Getting workers physically back to work – the SCMP (South China Morning Post) reports (link) that provincial governments in China’s east coast manufacturing hubs are chartering buses, planes and trains to get workers back into their factories to get things moving again; passenger traffic on public transport is only 1/5th of what it was this time last year. Couples returning to work at open factories are eligible for a one-off subsidy of 500 yuan (US$71), while a company that hires more staff than in the same period a year earlier can also receive subsidies up to 300,000 yuan (US$42,800) whilst the city of Yiwu is refunding bus and train tickets for workers who return if they arrive before tomorrow.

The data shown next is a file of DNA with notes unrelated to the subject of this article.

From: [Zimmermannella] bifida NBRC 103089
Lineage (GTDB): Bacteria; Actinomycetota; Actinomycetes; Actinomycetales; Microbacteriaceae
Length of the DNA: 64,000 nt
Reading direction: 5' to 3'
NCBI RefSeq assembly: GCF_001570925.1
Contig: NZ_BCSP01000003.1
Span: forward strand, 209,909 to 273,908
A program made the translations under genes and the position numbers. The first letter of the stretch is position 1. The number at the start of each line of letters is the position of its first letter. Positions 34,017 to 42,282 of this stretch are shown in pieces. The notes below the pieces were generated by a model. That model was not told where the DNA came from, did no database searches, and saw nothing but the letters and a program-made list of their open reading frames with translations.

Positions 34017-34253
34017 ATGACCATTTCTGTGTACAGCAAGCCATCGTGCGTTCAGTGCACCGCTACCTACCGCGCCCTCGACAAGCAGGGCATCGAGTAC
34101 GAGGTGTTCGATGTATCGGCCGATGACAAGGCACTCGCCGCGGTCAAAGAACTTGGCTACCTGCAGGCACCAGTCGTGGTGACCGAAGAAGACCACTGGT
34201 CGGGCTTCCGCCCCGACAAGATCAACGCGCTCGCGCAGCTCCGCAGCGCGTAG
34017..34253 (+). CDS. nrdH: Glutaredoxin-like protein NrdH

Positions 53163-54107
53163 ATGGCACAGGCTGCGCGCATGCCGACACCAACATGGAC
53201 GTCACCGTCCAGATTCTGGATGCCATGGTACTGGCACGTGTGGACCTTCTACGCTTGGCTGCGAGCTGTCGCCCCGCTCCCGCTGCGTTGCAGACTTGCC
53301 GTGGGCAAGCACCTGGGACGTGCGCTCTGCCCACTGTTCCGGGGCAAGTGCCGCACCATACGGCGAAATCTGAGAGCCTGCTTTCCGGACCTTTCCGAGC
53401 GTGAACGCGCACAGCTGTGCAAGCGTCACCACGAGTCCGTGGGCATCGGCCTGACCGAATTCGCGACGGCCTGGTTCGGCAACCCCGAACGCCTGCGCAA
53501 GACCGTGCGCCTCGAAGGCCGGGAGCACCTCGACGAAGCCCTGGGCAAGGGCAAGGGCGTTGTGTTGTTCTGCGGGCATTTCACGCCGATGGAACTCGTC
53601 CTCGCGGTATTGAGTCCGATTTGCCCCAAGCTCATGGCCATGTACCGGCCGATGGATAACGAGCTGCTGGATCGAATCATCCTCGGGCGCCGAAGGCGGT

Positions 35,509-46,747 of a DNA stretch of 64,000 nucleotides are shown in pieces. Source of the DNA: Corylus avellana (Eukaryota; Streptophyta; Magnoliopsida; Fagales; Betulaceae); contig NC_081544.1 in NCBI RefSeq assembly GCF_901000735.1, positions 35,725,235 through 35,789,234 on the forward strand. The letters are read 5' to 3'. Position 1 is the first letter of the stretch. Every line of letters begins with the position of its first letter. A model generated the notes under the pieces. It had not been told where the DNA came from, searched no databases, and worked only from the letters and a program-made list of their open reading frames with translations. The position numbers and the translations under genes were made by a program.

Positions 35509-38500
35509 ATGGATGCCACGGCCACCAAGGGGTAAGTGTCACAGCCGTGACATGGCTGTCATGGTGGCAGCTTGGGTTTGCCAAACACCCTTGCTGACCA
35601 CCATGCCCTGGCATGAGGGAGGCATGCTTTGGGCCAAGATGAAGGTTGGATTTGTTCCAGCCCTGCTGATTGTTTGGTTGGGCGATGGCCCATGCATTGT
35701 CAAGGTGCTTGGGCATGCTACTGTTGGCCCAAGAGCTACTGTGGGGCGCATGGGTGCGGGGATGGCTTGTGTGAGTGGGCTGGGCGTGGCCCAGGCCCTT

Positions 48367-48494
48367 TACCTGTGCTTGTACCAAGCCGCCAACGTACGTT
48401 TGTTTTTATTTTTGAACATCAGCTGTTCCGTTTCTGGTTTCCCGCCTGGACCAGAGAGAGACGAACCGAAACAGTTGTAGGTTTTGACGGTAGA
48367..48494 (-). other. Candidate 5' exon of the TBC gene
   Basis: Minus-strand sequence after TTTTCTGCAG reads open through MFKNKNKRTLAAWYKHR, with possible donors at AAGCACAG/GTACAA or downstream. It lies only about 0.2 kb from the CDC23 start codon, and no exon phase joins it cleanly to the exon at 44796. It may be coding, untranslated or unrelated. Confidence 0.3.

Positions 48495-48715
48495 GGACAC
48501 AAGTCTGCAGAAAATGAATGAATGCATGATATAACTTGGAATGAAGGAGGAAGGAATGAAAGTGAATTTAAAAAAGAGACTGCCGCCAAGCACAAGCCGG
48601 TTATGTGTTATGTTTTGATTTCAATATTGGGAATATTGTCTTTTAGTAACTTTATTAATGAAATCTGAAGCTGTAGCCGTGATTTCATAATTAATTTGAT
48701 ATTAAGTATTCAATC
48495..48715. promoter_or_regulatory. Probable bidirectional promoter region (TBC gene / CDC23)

Economic woes spread to companies who don’t have supply chains: the Epoch Times has an article (link) waring that many small to medium sized enterprises don’t have large cash reserves and may struggle if the situation continues for a sustained period. Just 34 percent of nearly 1,000 small and medium-sized firms said they could survive for a month on current cashflow, a recent survey by Tsinghua University and Peking University showed. A third said they could last for two months, while 18 percent said they could stick it out for three months. One analyst estimates that total job losses in China could be as high as 4.5 million.